Telecommunications Act (Canada)
The Telecommunications Act (French: Loi sur les télécommunications) is an Act of the Parliament of Canada that regulates telecommunications by ensuring reliable services, protecting privacy, and to protect and encourage the Canadian media. The Act is administered by the Canadian Radio-television and Telecommunications Commission (CRTC) which reports to Industry Canada. It replaced the Railway Act of 1906, which governed telecommunication prior to 1993, making it the first full legislative scheme addressing telecommunications.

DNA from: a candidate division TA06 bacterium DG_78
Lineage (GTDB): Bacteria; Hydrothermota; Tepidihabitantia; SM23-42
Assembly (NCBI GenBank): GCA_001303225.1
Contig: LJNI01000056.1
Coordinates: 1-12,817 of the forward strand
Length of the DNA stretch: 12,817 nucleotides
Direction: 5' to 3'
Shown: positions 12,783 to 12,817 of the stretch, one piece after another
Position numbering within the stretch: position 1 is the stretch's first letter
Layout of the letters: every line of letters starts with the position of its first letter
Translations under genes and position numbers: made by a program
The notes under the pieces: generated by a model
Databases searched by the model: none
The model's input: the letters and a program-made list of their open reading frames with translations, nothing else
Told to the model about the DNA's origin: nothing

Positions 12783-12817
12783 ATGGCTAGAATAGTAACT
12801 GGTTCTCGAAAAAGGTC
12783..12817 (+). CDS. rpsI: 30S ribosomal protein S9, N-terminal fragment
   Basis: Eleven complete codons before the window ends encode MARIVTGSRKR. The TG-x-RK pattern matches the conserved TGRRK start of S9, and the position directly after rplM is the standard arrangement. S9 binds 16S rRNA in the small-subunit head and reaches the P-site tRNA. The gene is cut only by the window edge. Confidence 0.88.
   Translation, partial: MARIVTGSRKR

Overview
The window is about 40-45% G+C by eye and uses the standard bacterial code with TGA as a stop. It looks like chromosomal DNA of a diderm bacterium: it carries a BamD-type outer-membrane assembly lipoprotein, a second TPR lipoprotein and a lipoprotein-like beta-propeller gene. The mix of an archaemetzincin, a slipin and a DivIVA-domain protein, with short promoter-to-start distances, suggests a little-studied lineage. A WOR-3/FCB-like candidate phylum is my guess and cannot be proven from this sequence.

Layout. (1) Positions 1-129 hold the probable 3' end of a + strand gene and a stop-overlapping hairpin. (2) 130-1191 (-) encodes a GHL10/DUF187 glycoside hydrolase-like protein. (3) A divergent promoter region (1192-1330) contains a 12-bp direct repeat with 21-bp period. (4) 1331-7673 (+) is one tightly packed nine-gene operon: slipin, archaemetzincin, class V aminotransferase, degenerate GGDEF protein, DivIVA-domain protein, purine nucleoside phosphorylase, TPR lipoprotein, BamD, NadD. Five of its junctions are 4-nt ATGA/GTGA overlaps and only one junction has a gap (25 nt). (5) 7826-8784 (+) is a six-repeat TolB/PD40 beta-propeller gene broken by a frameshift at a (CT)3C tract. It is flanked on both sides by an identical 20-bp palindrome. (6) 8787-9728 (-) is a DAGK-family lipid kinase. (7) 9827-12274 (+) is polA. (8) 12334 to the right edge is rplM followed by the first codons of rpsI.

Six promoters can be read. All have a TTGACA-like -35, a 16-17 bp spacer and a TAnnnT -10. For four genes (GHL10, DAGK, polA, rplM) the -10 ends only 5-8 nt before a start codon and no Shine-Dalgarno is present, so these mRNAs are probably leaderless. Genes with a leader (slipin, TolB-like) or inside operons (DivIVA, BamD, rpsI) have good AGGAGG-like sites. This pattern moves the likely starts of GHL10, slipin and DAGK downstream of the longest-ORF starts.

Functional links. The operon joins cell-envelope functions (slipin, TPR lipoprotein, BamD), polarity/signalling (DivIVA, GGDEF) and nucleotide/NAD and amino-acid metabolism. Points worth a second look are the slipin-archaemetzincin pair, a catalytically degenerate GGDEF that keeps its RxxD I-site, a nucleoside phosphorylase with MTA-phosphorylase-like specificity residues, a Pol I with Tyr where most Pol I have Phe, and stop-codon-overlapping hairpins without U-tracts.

Among its stipulations are prescient regulations that in spirit follow the general principles of net neutrality decades before the telecommunications concept arose as a matter of public debate with the rise of the internet as a common telecommunications system. For instance, internet providers are considered utilities under this law in that they can't give "undue or unreasonable preference," nor can they influence the content being transmitted over their networks.
In November 2005, an amendment was passed to allow for the creation of a national Do-not-call list under section 41.
- Braga, Matthew (14 December 2017). "Why Canada's net neutrality fight hasn't been as fierce as the one in the U.S." CBC. CBC News. Retrieved 15 December 2017.